1. Me too.

          I had a similarly rough ride through college - minus the murder but plus death of my best friend. Hard road, but not impossible to pass through. Counseling is key in my opinion.

          1. I didn't have the life-or-death events, but can relate. Knee injury, mild depression, academic probation, knee surgery, lost 40 lbs, went home, knee surgery (again). I got through with friends, a supportive family, luck and grit. I didn't "need" counseling, but it might have helped.

            And, more generally, asking for help is a sign of strength, not failure.

          2. i do have some personal experience to share with my son. I had a friend in college who was kidnapped and murdered by a convict who had recently been released. One of my fraternity brothers was killed in a car accident. One of my high school classmates committed suicide. My Mom died of cancer. All happened withing 18 months of each other. My biggest advice to my son was this: I have never been one to let things outside my control bring me down. Yes, I grieve. Yes, I brood at times. But generally speaking, I am an optimist. I regularly try to inventory the positive things in my life. There are always sooo many people who have it worse off than I do. As long as I have people around me who love me, and I love back, there is always hope of living a happy life. Ride out the storm and the sun will shine on your eventually.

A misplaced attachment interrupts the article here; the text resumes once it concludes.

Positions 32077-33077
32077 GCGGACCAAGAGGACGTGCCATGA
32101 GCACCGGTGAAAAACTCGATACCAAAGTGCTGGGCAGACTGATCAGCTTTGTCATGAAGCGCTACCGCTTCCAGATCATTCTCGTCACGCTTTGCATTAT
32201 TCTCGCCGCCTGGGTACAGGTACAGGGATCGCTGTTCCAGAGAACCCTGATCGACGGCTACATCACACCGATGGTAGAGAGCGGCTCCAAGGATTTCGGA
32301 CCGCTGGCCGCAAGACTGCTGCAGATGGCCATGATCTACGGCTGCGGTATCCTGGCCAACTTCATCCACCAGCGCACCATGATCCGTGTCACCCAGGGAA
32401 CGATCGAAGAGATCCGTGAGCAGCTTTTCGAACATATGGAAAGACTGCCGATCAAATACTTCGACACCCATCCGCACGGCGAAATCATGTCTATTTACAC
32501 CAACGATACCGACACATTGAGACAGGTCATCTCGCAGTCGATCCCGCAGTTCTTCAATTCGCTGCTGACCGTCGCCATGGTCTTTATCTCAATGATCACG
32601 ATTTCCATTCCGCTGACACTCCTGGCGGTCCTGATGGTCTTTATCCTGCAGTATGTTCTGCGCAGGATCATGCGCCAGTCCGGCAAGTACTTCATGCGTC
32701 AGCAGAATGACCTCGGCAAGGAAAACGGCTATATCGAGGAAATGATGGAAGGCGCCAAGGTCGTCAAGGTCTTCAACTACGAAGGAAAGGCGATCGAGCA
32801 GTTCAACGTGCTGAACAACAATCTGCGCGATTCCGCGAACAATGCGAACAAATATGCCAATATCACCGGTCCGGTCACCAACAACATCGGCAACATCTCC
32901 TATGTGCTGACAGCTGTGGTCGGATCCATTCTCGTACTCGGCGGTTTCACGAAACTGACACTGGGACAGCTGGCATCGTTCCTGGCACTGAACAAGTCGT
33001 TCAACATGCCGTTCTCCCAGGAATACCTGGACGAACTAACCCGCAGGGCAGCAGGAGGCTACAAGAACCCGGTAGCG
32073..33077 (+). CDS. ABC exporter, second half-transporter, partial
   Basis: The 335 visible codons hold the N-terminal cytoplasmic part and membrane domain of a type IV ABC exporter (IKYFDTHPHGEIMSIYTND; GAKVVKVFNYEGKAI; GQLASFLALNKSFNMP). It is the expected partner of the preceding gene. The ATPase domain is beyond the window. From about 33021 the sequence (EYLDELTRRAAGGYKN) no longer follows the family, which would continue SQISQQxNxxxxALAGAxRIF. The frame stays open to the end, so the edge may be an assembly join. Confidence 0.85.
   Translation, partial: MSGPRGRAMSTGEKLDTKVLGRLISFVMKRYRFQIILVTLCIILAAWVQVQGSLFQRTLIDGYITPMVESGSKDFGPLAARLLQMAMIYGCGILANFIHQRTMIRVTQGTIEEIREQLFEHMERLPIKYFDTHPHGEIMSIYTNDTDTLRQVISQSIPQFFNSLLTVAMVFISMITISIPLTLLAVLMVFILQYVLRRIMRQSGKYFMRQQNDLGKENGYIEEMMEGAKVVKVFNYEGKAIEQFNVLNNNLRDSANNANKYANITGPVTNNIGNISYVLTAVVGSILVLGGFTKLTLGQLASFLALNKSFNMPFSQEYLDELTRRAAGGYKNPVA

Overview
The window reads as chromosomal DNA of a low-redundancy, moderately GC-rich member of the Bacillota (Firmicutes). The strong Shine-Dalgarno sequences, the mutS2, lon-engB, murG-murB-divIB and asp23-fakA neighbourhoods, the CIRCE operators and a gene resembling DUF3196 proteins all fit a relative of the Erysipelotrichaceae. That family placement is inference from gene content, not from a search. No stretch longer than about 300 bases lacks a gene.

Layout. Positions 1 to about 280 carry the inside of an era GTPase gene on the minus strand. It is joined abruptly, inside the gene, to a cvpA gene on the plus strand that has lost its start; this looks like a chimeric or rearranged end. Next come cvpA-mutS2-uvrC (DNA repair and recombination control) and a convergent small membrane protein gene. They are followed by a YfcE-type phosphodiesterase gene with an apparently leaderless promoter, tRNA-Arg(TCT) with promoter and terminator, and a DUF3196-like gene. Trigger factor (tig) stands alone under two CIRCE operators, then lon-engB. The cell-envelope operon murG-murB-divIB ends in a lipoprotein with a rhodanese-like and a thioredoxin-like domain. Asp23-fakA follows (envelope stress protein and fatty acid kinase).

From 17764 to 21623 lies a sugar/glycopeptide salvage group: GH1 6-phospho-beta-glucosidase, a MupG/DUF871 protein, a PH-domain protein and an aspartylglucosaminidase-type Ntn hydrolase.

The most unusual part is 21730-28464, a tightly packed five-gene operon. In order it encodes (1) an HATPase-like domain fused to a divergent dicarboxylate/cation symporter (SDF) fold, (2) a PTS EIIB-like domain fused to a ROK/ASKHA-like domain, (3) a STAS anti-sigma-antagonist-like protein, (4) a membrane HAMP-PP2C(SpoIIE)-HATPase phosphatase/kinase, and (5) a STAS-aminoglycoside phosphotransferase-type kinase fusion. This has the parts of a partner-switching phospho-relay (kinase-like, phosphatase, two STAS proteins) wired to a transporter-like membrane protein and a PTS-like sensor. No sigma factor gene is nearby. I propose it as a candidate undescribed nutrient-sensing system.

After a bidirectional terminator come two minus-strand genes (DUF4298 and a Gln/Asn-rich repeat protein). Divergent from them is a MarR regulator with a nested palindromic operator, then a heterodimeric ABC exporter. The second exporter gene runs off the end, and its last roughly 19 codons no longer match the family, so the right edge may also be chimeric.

1. Wishing your son unflagging confidence in your love and his worth & potential, and that those things are enough to get through the darkest of times.

        What Doc sayid about asking for help being a sign is strength is true. Even these days, I imagine that’s a message young men need to hear more than once.